Dear Michael:

We have been trying to get our estate organized so that our farming son can keep on operating and our daughter, who does not farm, gets an equitable inheritance from our estate. Sadly, we weren’t able to put aside much into retirement funds and savings to provide some benefit to her. We also have quite a bit of grain in storage – or we did before the planting season began.

Now it’s been sold and used to purchase fuel, seed, and all the things we’ll need for the year. Is grain a good thing to leave to our daughter in lieu of cash? It’s a sizable amount but doesn’t our son need that to farm?

– Grain Dilemma.

Dear Grain Dilemma:

An important side benefit of the past decade of good prices is that many farmers now keep enough grain to pay for upcoming expenses in the following season.

Prior to this time, farmers routinely went in to the bank in the spring, got an operating line of credit, and used what they needed throughout the year. They would pay it back in the fall or winter when they sold their grain. However, many farmers found it hard to effectively market their grain when they knew they had interest adding on to their operating loan and had this incentive to sell their grain. Having grain in the bins, not having to borrow money, and being able to market grain timely has been a great expense saver.

In cases like this, we have to remember two things. One, you have to determine the cost of having to borrow the operating loan if your son didn’t have the grain to use as you do. What would it cost annually to borrow your operating costs?

If the annual cost of having to borrow this amount of money for the months he’ll need operating capital is more than the cost of buying term insurance or second to die life insurance for the two of you, then buy the life insurance to cover the amount of the grain. Your daughter is assured to receive a cash benefit and your son will receive the grain to continue operating as is.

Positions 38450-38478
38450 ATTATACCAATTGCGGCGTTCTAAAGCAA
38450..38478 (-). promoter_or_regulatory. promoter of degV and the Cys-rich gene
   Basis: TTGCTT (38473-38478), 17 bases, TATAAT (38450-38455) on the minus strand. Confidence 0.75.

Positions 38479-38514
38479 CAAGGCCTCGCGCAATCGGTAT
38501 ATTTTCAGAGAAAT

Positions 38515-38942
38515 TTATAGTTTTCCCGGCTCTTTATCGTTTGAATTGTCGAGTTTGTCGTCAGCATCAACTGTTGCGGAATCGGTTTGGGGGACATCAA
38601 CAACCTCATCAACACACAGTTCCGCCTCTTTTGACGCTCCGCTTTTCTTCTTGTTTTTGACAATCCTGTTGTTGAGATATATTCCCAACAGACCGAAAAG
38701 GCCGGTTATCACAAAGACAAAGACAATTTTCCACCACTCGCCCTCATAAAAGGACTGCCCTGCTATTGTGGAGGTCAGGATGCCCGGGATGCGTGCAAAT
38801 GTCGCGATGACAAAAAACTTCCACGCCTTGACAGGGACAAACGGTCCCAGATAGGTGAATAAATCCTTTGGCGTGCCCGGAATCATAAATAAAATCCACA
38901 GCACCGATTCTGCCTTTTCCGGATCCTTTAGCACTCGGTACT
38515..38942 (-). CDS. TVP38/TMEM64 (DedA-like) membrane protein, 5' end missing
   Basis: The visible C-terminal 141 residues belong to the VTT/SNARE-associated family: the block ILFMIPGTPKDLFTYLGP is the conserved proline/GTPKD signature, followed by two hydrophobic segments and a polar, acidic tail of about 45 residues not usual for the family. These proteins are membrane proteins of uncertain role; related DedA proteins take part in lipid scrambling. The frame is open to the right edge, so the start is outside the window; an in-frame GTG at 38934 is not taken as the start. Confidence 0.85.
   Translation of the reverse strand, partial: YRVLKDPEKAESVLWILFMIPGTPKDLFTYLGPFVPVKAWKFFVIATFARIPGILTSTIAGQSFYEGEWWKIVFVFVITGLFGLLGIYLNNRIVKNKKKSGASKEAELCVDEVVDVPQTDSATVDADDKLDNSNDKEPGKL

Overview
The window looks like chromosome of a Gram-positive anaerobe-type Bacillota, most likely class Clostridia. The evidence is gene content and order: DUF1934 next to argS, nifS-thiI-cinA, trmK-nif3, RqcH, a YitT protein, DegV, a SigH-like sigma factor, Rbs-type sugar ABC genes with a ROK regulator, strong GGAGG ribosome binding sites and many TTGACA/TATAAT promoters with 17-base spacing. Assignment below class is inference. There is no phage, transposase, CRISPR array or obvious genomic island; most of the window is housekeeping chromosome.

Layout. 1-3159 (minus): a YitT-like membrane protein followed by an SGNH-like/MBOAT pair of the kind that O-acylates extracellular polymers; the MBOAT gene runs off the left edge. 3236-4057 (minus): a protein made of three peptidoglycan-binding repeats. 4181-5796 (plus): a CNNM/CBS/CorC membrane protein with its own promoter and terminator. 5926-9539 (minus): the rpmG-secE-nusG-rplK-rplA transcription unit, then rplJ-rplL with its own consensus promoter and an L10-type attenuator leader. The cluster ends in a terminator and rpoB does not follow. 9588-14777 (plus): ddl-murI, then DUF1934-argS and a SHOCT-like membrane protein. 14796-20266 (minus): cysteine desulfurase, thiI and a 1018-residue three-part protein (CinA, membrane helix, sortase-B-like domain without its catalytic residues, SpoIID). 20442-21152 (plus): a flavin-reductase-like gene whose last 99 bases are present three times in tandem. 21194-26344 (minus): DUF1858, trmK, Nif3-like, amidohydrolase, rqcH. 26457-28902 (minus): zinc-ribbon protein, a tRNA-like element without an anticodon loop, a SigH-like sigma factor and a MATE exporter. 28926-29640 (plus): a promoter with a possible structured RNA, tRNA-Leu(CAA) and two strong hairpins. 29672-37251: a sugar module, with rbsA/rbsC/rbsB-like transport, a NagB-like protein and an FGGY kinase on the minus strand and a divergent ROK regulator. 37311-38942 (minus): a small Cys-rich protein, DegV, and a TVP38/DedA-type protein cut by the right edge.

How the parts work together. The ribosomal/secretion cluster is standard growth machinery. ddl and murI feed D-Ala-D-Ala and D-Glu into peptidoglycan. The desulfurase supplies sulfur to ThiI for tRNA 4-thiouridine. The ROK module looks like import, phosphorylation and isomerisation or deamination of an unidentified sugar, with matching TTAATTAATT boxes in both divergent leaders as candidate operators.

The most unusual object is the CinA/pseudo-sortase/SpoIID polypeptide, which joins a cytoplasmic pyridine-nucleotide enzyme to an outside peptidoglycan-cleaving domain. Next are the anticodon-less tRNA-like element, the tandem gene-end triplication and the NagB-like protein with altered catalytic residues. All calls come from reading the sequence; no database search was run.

Normally, the interest cost of borrowing today’s operating budgets – even for just half the year – can add up to tens of thousands of dollars in costs. You two can buy a lot of term or second to die insurance to guarantee your daughter’s inheritance for a lot cheaper than that.

Second, you are looking at the here and now when you are thinking about your estate plan – what you have now, what your situation is now, how best to do things with the assets you have today.

In estate planning, you have to take two views of your life. Of course, you have to consider the here and now. But you also need to consider where you will be in ten years, fifteen years and twenty years? Who will own the assets then?

By then, your son should have acquired these assets from you – such things as machinery, grain, etc. You’ll be in your seventies and your son will be approaching his fifties. Your son should have slowly purchased these assets. This should have created a larger savings account for you by then.

Or maybe, in the typical transition of assets, you really didn’t add anything to your savings as your son stepped in without actually paying cash for these assets.

However, you’ve just passed from one risk area of life to another. Now things like becoming ill, needing long-term care, or needing more income can cause serious doubts as to whether your daughter will receive any savings from your estate while your son, in essence, already has his.

If you had been really, really smart when you were young and purchased enough second to die life insurance to fill in the holes for the grain on hand, the ‘future you’ could sit back knowing your daughter is guaranteed her inheritance – even if you do need long-term care and/or burn up all of your savings. And the premiums would be so low because you bought young, they’d be an afterthought in your expenses.

Estate planning is a short-term and long-term planning process – one view as it is today and another of how it